Using scenarios to focus on ‘go forward’

In my previous article I introduced the idea of scenarios, why you may use them and how to use them. Here, I will be looking at a specific scenario that focuses on the principle of play ‘go forward’.

The scenario I will be using for this example is from the third test of the British and Irish Lions tour of South Africa. 

To create the scenario you need to have an idea of where this fits into your planning for your team, whether you want to start with an imbalanced scoreline or a balanced one, and which principles of play or skills are your focus.

This scenario creates a great game for go forward due to the way both teams play. Focus on authenticity, because if you are going to use scenarios, be as true to the scenario as possible.


We are 65 minutes into the game and there’s a penalty awarded to South Africa. The score currently 13-13. The game restarts on the 67th minute, after a decision is made.

I have rewatched the match so I know exactly where the penalty is: in the Lions half, on the right hand side of the pitch for South Africa (the Springboks or Boks), in the centre of the square created by the 5m and 15m, and the 10m and 22m lines. 

In the scenario, the team representing the Boks will have the same choices as the Boks at that specific moment. They can take the kick at goal, kick for touch, kick high, take a scrum or tap and run. This is the first opportunity that the players will get to challenge their game management and decision making.


Since the aim of scenarios is to expose your players to real game situations, you can play the scenario out, refereeing the game as if it were a real game. 

Keep track of the time. In this example we have 13 minutes remaining, stop and start the clock as you normally would in a game. You need to be ready to tell the players how long is left. Also have yellow and red cards ready.


If your team is comfortable with scenarios, use team rules to challenge them further.

Both the Lions and the Boks have a massive focus on go forward, so this is the most obvious principle of play to link to the scenario. However, you can link it to any principle of play as all teams use all of them to differing degrees. 

Rules can be adapted depending on your teams abilities and their needs. For example, change the duration requirements of the rule, change the player count requirements of the rule, change the distance requirements of the rule. To begin with, you can apply the same rule to both teams, you can extend this by applying a separate rule for either team.

This example will be focusing on ‘go forward’ due to this being the massive focus of both teams, remember to only use one per team unless you feel it appropriate to use more.

Go forward – both rules aim to encourage go forward in contact, focusing on contact skills like body position and leg drive.


As my example begins at the 67th minute, I will only be using players who were on the field at this point. I’ve also rewatched the match to see which players were most influential in those remaining 13 minutes.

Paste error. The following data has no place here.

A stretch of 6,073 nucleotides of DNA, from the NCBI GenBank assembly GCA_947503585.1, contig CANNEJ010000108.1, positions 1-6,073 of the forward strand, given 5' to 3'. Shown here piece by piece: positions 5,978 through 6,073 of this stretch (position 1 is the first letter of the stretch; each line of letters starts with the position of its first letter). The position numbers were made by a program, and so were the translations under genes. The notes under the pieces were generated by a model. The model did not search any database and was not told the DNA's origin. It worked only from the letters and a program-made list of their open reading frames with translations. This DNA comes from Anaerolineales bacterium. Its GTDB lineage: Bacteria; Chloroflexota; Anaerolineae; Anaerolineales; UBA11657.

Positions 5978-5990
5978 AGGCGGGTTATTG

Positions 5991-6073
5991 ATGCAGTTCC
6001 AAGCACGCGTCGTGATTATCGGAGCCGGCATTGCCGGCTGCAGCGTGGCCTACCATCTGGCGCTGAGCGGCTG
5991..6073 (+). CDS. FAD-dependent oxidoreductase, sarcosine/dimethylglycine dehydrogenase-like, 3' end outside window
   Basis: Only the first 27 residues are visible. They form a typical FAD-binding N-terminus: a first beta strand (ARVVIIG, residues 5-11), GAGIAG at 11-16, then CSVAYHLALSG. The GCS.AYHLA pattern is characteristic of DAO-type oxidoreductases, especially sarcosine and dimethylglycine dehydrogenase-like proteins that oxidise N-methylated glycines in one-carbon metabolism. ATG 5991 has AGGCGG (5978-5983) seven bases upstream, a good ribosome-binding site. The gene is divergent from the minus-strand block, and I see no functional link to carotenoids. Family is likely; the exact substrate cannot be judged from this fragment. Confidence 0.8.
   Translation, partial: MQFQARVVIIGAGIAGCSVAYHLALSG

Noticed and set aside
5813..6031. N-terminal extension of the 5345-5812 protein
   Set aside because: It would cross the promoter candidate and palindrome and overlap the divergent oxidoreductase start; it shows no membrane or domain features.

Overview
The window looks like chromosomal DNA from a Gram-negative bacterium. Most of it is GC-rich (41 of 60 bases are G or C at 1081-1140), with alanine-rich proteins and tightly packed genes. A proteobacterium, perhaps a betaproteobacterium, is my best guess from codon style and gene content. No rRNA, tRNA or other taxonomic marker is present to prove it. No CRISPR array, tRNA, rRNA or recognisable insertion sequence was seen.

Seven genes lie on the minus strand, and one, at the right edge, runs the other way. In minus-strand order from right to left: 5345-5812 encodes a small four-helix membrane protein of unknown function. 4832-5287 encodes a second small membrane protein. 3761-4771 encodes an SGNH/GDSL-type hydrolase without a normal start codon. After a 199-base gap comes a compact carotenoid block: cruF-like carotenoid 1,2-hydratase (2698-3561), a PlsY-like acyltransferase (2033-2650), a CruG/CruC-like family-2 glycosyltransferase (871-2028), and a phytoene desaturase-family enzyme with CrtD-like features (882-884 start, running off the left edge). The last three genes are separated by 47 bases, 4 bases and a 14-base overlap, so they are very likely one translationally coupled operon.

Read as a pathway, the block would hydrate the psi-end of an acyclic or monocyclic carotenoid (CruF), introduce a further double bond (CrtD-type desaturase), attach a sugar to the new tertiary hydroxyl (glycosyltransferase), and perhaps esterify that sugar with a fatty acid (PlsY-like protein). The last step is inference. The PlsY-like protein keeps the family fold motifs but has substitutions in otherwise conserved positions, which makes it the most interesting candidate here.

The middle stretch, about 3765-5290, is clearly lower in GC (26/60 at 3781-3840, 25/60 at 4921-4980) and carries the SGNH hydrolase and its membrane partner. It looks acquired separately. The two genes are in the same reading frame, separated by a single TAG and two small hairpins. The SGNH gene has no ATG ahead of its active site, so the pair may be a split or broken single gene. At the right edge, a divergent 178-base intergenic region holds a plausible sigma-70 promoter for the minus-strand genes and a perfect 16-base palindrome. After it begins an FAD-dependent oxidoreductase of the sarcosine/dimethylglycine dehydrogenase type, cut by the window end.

The player rules don’t necessarily need to focus on the principle of play that the team rules focus on, they can provide a nice balance to them. You can use one for each team to begin with. Or, you can advance to two per team if you’re confident your players (and you!) won’t forget, get confused (you as the referee will now have the normal rules of the game, as well as team rules and now player rules to remember). Finally, too many rules might detract too much from the potential outcomes you’re aiming for.


Go forward: makes a great break in the 74th minute, dancing past a few players as if they weren’t there, making lots of ground and therefore a perfect example of go forward at an individual level.

In this case,  I would apply a player rule to a specific player on the Lions team to encourage them to go forward, for example they can freeze one player per carry or if they make a dominant carry (move forward after contact) they are awarded with a free kick. 

This can also encourage a player who may lack confidence in their carrying to carry as they know they can’t be tackled by the first tackler.


Continuity: organises the team and provides players the opportunities to attack, dangerous with ball in hand.

Therefore I could apply a player rule to encourage a specific player to organise their team by giving them 3 seconds to pause the game when their team has the ball at a ruck, giving them time to quickly organise themselves.

You could also motivate that player to pass the ball by allowing any player who receives a pass from them the chance to not be touched for three seconds.

You can apply an extra challenge by adding that, if that player is tackled, it’s a turnover. This encourages the team to use the 3 seconds they get but they must also be wary and offer support so that they always have an option to pass to so that they aren’t caught in contact. This supports a player who may lack the confidence or communication skills to organise their team. They now get a bit more time to settle themselves and look around before continuing.


Go forward: beat a total of 4 defenders over the course of the game.

Similar to the Robbie Henshaw rule above you could allow this player the ability to freeze. 


Support: offers a lot of protection when his players carry the ball into contact.

I would give this player the ability to keep the ball at any ruck they are in. This can also encourage players who don’t have the confidence to go into rucks as they know they will still get the ball.

NOTE: Player rules are applied to an individual. Team rules are applied to the whole team. They can be in favour of or against the team and can also be related to scoring. With all the rules, you are best to start with just one or two, and then add more as the teams become more familiar with the scenario.

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